Expecting 10% tax on a business sale? Budget introduces uncertainty for manyNovember 06, 2018
Business owners could be forgiven for assuming they will qualify for Entrepreneurs’ Relief on the sale of their business, and benefit from the low rate of Capital Gains Tax of 10%. However, changes announced in the Budget could have a severe impact on the rate of tax paid and result in double the amount of tax expected for some disposals.
Previously, individuals selling shares in their personal company would qualify for Entrepreneurs’ Relief providing they had at least 5% of the ordinary share capital which entitled them to at least 5% of the voting rights. his condition had to be met 12 months before a sale, as well as the individual being an employee or office holder and the company in question being a trading company.
From 29th October 2018, changes announced in the Budget have resulted in some shareholders failing to qualify for ER at all. The increase in tbudgethe qualifying time period from 12 months to 24 months has been well documented and was the main change announced by Philip Hammond in his speech. However, buried in the detail were some changes which introduce uncertainty for many shareholders.
The draft legislation introduces a further change, such that shareholders must also be beneficially entitled to 5% of the profits available for distribution and 5% of the net assets on a winding up. Whilst these appear innocuous at first glance, the concern is that companies with different classes of shares may not meet the new condition relating to profits available for distribution.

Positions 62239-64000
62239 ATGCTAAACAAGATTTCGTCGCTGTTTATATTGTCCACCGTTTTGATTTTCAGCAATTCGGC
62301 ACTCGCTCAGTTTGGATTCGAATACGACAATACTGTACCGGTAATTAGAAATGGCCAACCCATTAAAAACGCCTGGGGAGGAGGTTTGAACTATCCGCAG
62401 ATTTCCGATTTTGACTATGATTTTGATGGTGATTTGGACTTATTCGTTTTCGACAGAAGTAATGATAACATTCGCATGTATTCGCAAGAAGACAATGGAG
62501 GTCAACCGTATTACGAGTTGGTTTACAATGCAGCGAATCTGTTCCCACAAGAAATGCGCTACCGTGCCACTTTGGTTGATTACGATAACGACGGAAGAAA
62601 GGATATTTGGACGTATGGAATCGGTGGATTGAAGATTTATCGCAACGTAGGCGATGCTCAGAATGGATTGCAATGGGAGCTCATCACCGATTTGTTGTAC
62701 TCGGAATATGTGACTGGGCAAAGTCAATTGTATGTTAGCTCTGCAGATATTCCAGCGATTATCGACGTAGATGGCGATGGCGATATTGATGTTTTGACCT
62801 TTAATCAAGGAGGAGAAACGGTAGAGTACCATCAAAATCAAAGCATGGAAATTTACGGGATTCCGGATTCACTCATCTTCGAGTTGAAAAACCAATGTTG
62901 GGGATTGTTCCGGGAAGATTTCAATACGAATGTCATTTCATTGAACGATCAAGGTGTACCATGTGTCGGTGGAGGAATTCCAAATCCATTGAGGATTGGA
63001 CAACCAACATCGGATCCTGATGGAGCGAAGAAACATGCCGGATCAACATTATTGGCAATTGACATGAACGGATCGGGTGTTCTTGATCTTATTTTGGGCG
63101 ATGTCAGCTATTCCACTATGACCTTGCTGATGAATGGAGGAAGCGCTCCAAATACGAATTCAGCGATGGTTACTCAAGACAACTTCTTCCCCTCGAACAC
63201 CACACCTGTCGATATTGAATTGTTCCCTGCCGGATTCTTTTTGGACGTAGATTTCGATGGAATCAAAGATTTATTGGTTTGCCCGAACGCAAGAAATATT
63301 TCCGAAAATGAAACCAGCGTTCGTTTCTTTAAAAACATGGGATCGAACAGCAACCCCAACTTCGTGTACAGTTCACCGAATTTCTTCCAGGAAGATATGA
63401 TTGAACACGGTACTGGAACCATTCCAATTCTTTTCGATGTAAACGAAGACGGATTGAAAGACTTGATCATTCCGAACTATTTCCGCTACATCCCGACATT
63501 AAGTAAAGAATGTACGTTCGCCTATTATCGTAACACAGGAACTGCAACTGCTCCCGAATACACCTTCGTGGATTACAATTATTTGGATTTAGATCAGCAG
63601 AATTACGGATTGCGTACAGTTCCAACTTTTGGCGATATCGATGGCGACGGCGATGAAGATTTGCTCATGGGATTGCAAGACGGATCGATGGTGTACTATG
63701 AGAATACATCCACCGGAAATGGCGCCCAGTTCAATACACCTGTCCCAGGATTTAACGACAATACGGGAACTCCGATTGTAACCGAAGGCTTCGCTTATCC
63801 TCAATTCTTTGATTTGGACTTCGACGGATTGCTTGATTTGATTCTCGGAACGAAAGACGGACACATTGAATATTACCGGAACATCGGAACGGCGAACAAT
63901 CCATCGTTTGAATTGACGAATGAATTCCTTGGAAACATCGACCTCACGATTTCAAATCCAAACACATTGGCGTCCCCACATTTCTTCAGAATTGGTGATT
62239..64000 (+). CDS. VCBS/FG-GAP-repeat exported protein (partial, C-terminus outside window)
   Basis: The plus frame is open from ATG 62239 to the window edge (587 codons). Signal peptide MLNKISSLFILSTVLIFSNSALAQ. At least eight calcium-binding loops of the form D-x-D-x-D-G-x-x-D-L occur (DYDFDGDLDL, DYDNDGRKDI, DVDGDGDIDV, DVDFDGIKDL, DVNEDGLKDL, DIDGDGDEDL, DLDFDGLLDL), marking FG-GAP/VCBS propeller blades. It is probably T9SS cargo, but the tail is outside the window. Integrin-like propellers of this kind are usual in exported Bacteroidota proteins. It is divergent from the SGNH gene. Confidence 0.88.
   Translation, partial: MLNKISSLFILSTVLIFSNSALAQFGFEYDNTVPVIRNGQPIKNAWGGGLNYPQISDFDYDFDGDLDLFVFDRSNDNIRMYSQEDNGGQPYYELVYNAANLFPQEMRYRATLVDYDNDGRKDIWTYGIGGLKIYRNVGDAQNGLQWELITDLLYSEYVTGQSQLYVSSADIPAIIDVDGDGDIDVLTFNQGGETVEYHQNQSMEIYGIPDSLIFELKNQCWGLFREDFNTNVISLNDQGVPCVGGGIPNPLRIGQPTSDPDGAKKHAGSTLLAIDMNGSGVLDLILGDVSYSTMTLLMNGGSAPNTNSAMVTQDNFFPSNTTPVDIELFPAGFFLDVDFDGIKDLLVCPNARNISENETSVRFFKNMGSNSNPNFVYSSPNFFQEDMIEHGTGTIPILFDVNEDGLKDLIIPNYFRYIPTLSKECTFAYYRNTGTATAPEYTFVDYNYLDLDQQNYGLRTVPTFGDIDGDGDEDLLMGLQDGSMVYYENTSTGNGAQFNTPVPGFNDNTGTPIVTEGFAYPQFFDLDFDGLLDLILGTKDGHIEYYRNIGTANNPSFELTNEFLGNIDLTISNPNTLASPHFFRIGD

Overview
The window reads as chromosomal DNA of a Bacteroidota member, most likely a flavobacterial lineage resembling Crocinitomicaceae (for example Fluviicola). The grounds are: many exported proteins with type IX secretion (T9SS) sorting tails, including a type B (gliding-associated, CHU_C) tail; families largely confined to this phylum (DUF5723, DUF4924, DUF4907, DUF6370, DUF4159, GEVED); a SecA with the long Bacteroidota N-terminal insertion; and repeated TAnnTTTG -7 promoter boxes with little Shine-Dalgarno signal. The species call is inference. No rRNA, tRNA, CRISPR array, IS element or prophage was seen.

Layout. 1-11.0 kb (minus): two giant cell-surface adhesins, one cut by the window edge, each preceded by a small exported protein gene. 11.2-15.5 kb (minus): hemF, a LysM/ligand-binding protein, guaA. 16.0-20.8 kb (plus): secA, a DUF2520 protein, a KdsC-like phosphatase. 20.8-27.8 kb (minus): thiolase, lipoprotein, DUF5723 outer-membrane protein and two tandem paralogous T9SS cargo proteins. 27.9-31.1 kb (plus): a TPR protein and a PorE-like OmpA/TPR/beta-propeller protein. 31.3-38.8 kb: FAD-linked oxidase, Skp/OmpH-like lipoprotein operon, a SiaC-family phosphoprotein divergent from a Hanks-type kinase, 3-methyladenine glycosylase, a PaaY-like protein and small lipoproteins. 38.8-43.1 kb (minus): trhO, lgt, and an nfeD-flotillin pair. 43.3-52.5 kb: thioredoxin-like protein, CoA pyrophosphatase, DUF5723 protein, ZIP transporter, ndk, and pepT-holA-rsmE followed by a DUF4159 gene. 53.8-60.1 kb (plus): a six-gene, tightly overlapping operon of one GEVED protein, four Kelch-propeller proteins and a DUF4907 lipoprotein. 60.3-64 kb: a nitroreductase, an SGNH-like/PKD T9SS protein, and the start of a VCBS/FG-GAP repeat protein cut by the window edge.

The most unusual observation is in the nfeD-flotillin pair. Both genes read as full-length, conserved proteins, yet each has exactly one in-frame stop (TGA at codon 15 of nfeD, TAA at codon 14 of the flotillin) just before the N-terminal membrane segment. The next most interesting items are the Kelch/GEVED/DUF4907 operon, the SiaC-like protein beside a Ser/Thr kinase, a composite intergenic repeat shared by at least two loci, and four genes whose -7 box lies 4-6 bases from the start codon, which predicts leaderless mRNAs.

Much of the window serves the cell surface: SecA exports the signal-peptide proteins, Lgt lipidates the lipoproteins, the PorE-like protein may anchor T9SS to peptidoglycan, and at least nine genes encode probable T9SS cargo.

For example, a company with A ordinary and B ordinary shares may be able to declare a dividend to the holders of the A shares, to the exclusion of the B shares, or vice versa. The concern is that neither class of share is beneficially entitled to 5% of the profits available for distribution, since they have no entitlement to share in a dividend unless it is declared on their class, and therefore the conditions for Entrepreneurs’ Relief cannot be met.
This will be a major cause for concern for business owners considering selling their shares in the near future, as the result could be that the rate of Capital Gains Tax increases from 10% to 20%, doubling the amount of tax due on a share sale. It is not evident that this was the intention of the new requirements, and it is being raised with HMRC and we hope that there will be some clarity before the legislation is finalised.
Business owners should seek advice well in advance before entering into a sale process as a result of these changes.
Shorts will be discussing this further, including any updates from HMRC in respect of this, at the Exit Planning Seminar, which is being held at Advanced Manufacturing Park, Brunel Way, Catcliffe, Rotherham S60 5WG on Friday 30th November, from 08.00. To book your place, click here.Contact:Charlotte Andrew, Marketing Assistant01142671617
Did you know? Members can submit their own news and events to be posted on our website. Log in to get started